The GST Is Essentially a Modified Value-Added Tax At This Point
The Centre has recently proposed a four slab structure for the goods and services tax (GST). This would be 6%, 12%, 18% and 26% respectively and a cess beyond 26% for sin and luxury goods. The state governments have broadly supported the cess though there is disagreement over the slab rates. These rates will be discussed at the next meeting of the GST Council on November 3-4.
The upcoming meeting is, therefore, crucial and several of the issues involved require further scrutiny. There are several inflationary dangers involved and if care is not taken, far from becoming a panacea for economic growth, the GST could end up being an unmitigated disaster.
Generalised inflation and stagflation
Indirect taxes are levied on consumption while direct taxes are levied on income. Increasing the former makes consumption more expensive and thus has an inflationary effect, which hurts the poor the most. It is for this reason that indirect taxes are generally seen as regressive. For the same reason, direct taxes, which are targeted at the rich, are seen as progressive.
The GST as an indirect tax has significant potential for inflation. To begin with, the vaunted benefit of eliminating the cascading effect is unlikely to happen, though it may be reduced. This is because of the large list of exemptions, which at present is proposed to cover 300 items in the Centre and 80 items in the states, meaning half of all goods and services. The second reason is the lack of input tax credit between the central, state and integrated GST. Thus the continuance of the cascading effect will contribute to inflationary pressures.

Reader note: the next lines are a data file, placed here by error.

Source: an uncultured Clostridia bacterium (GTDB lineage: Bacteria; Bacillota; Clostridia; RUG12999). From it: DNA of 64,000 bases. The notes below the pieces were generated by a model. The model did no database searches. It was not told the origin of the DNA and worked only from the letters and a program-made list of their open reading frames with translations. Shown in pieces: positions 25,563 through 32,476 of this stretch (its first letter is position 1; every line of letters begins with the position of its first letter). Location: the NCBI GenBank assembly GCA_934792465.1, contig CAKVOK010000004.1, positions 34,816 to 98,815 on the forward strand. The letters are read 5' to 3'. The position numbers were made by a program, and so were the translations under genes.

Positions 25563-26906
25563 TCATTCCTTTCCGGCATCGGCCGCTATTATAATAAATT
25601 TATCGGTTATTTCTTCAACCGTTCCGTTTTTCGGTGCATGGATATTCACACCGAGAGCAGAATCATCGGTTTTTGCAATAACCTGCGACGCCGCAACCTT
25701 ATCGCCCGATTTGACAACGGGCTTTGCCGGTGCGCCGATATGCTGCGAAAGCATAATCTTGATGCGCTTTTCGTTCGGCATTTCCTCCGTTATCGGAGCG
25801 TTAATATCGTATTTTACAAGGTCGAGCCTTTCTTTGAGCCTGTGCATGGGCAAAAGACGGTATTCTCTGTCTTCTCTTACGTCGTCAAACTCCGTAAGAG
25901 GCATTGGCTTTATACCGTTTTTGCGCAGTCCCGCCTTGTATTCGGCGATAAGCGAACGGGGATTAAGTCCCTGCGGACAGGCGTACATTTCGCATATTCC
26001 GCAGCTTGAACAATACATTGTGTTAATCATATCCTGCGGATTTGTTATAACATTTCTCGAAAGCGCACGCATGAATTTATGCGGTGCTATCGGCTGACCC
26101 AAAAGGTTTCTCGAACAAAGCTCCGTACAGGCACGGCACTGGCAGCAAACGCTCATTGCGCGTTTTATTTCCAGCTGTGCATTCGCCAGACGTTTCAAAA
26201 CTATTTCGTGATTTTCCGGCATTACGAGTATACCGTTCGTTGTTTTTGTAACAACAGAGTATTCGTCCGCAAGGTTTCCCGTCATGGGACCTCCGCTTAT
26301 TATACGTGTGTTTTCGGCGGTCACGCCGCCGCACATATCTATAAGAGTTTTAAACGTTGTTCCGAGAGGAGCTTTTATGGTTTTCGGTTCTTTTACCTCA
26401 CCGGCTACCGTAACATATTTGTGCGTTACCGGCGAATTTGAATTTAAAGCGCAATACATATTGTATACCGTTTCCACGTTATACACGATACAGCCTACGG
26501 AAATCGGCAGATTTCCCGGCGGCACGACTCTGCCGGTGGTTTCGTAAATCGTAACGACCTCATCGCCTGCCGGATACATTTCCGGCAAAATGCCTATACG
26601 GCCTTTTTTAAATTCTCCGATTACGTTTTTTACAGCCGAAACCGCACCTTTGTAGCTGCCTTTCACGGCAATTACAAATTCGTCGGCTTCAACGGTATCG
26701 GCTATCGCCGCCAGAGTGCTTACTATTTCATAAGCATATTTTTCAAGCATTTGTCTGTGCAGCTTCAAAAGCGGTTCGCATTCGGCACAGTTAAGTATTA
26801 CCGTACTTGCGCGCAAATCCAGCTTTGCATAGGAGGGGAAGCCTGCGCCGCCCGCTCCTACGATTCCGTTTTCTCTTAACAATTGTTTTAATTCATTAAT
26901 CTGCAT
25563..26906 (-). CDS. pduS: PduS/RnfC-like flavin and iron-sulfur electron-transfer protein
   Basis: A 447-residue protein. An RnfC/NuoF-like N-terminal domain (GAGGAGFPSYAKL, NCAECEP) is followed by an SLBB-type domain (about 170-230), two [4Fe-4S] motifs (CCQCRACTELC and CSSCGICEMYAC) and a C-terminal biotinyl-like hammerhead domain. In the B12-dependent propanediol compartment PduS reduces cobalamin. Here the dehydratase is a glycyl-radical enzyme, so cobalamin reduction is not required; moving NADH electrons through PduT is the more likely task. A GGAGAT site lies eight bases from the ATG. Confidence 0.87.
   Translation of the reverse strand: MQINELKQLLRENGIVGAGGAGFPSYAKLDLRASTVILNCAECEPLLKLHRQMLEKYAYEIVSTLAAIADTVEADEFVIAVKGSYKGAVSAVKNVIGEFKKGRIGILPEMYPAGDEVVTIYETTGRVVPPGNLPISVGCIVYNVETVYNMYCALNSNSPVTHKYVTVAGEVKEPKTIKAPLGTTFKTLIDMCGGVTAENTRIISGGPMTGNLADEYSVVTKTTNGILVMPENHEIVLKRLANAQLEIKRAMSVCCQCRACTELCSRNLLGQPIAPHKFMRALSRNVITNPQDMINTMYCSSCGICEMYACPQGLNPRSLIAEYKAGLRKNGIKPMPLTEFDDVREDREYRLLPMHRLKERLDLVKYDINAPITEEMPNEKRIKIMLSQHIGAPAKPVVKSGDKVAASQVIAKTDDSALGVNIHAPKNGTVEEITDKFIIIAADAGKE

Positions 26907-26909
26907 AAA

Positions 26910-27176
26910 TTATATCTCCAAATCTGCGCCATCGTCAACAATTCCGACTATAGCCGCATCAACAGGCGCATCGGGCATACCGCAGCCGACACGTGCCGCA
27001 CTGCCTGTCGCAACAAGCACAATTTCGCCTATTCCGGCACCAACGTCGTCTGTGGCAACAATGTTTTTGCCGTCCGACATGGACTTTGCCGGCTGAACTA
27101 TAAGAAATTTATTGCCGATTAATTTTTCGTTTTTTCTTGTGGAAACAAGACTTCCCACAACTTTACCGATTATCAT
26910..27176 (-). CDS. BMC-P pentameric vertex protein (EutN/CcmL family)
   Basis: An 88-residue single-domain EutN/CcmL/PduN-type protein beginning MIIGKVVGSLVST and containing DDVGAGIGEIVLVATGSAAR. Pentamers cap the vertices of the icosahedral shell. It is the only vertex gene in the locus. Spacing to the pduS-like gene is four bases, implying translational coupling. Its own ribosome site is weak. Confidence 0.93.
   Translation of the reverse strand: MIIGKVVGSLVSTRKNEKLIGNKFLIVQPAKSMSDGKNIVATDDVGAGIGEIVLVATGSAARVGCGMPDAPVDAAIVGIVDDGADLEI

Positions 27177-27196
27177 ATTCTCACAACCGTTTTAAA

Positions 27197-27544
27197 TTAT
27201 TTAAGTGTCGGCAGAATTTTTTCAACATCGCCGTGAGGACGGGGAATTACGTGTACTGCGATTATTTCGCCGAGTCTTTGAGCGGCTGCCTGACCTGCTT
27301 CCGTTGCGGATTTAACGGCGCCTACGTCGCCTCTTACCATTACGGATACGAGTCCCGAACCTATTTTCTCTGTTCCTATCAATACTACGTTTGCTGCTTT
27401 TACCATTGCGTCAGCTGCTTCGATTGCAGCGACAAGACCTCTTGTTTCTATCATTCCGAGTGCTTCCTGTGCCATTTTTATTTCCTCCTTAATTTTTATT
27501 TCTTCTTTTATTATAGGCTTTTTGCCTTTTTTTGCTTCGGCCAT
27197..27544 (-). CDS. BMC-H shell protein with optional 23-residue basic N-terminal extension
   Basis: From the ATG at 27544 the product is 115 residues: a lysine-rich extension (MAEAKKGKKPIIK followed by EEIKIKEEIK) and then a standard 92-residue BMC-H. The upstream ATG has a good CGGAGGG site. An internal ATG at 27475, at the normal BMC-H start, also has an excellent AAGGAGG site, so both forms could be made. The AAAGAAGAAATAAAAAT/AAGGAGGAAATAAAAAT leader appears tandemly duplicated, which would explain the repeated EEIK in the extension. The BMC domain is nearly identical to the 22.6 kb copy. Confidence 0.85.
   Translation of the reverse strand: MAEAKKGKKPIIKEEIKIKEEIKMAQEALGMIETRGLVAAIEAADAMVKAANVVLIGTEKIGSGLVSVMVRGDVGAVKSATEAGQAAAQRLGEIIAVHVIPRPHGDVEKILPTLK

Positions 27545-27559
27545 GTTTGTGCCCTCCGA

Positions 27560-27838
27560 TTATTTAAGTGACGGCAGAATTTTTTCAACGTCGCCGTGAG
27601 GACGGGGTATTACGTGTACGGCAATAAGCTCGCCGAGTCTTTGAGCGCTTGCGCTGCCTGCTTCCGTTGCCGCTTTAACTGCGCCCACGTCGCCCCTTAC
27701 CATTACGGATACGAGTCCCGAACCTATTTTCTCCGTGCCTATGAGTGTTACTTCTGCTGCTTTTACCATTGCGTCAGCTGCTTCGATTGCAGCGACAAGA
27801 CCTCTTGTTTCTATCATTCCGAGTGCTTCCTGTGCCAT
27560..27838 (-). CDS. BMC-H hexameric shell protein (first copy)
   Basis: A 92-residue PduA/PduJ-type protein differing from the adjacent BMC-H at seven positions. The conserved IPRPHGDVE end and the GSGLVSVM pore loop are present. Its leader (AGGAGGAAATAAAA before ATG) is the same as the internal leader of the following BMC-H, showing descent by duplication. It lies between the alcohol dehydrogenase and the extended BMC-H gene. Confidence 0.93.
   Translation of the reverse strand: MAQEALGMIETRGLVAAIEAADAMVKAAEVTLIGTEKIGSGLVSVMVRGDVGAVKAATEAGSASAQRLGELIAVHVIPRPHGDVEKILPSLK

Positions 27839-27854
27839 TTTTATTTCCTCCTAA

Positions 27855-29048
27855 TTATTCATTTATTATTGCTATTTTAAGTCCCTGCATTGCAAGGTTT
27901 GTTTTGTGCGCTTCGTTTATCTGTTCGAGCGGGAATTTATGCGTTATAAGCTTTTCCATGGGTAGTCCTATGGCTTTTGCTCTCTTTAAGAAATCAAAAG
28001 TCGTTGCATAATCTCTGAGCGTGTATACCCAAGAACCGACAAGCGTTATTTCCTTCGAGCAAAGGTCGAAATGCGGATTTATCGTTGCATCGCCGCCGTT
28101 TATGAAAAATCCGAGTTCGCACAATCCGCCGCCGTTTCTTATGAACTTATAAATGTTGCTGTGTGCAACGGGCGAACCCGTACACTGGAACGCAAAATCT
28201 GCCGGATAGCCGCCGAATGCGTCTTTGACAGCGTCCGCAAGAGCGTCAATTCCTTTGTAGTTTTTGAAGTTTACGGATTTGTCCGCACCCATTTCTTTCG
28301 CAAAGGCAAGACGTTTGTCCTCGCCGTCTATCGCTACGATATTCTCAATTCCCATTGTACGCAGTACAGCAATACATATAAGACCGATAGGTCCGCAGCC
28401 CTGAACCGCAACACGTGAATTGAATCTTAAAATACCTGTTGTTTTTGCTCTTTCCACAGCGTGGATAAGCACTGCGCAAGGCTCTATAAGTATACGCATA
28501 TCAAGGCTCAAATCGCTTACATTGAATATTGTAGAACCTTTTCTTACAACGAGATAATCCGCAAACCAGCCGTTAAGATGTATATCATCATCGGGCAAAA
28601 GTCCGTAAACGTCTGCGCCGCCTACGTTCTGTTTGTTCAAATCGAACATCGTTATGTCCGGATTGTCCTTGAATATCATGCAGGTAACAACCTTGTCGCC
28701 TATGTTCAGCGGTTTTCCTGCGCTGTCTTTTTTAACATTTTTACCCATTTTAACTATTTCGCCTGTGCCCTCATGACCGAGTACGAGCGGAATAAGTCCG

This is exacerbated by the recent proposal for a four-slab structure and introduction of the cess. The cess will directly drive up prices, although the Centre’s justification is that it is necessary to compensate the states and will only be levied on luxury and sin goods (cigarettes and the like). The state governments, truly worried about their loss of revenue, have agreed to this proposal which is expected to raise Rs 50,000 crore. The vice chairman of NITI Aayog, Arvind Panagariya, has sought to downplay anxieties by stating that the cess can be withdrawn ‘at any time’.
The four-slab structure essentially taxes basic goods (such as food and healthcare) less and high-end goods (cars and refrigerators) more. Though this ostensibly seems progressive, it has been criticised by former finance minister P Chidambaram as ‘disastrous’ and even 13th finance commission chairman Vijay Kelkar has stated that it will lead to a 75% reduction in the benefits originally envisaged.
There are several reasons for this criticism: the first is that slabs mean a classification of goods and services into various categories, which drives up administrative cost and complexity. Second, it lends itself vulnerable to classification disputes, such as the infamous case of the Supreme Court having to decide whether coconut is a fruit or a nut. Third, it encourages evasion and lobbying for frequent rate changes, which is easier to do for a specific slab rate but much harder to do for an overall rate. In addition to these problems, the 13th Finance Commission also raised the issue of slabs driving up the ‘average’ tax rate and thus leading to generalised inflation. By contrast, a single rate is easier to comply with, harder to lobby against and eliminates the problem of classification disputes. Thus the present four slab structure has been rightly been called out by Chidambaram as a modified version of the existing value-added tax (VAT), with its accompanying problems of cascading effect and classification largely intact.
It is also worth noting the 13th Finance Commission’s recommendations on the GST: it had called for a single positive rate of 5% Central GST (CGST) and 7% State GST (SGST). Kelkar had hoped that the rate would be at most 12%. Such low rates would have benefited both industry and consumers, but the present proposal is a long way from this.